this note taking system. His fighting style is that of basically a wild animal and it’s
the complete opposite of more disciplined fighters like Ryu or Guile.
That is a perfect way to describe the flow system of note taking. You’re not trying
to get every single detail from the lecture down to your paper and in fact the point is
not to transcribe the lecture at all. Rather it’s to learn while you are sitting in class.
As you take your notes, your goal is to create an original document that represents your
mental image of the subject. It’s not to record verbatim what your professor said.
As you take notes, you can go back to earlier points, add details, draw on arrows and little
offshoots and basically create something that is your own.
The entire point of the flow system of note taking is to learn it once. This lets you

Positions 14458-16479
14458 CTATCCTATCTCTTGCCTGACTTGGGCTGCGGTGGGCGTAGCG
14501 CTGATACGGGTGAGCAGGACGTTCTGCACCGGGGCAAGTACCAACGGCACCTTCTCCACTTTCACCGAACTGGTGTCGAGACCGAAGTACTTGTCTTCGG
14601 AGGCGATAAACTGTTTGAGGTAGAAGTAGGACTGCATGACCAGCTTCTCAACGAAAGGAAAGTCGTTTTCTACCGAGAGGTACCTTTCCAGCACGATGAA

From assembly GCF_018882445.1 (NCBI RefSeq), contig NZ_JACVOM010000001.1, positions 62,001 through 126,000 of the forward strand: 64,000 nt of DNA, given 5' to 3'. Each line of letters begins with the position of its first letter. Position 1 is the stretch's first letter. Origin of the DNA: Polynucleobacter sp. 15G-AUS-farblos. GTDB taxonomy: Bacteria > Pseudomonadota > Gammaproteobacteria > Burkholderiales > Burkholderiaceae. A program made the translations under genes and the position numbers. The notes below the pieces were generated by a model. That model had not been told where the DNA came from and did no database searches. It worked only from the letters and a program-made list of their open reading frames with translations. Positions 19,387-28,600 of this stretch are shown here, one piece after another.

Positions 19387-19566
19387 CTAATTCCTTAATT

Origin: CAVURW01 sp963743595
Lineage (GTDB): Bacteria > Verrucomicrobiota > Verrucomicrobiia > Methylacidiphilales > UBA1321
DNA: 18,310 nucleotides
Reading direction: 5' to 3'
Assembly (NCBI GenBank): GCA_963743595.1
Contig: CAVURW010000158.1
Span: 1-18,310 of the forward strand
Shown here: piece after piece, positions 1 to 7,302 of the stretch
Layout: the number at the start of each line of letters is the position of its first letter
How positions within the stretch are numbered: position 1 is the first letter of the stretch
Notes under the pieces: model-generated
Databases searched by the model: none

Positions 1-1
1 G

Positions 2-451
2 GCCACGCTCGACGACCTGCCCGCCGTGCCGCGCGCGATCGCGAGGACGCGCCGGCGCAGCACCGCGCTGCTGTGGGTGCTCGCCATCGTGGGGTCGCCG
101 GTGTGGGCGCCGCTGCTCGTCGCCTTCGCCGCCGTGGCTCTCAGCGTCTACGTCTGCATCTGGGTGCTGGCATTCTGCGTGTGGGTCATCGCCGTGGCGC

accelerate your learning and that’s the real strength to this system. Final system
of taking notes is the lazy man’s way of taking notes. I call it the write on the slides
method. To represent this note taking method, I chose Zangief because Zangief.
Seriously, do you really think I put a whole lot of thought into these things? If your
professor actually lets you download the lecture slides before class, then it can be pretty
convenient to just go print them off at the computer lab and write directly on them. One
of the cool things about this method is that the slides more or less mirror the flow of
the lecture. You almost get a timeline view when you take notes on slides.
It’s kind of like SoundCloud where people can actually leave comments at specific times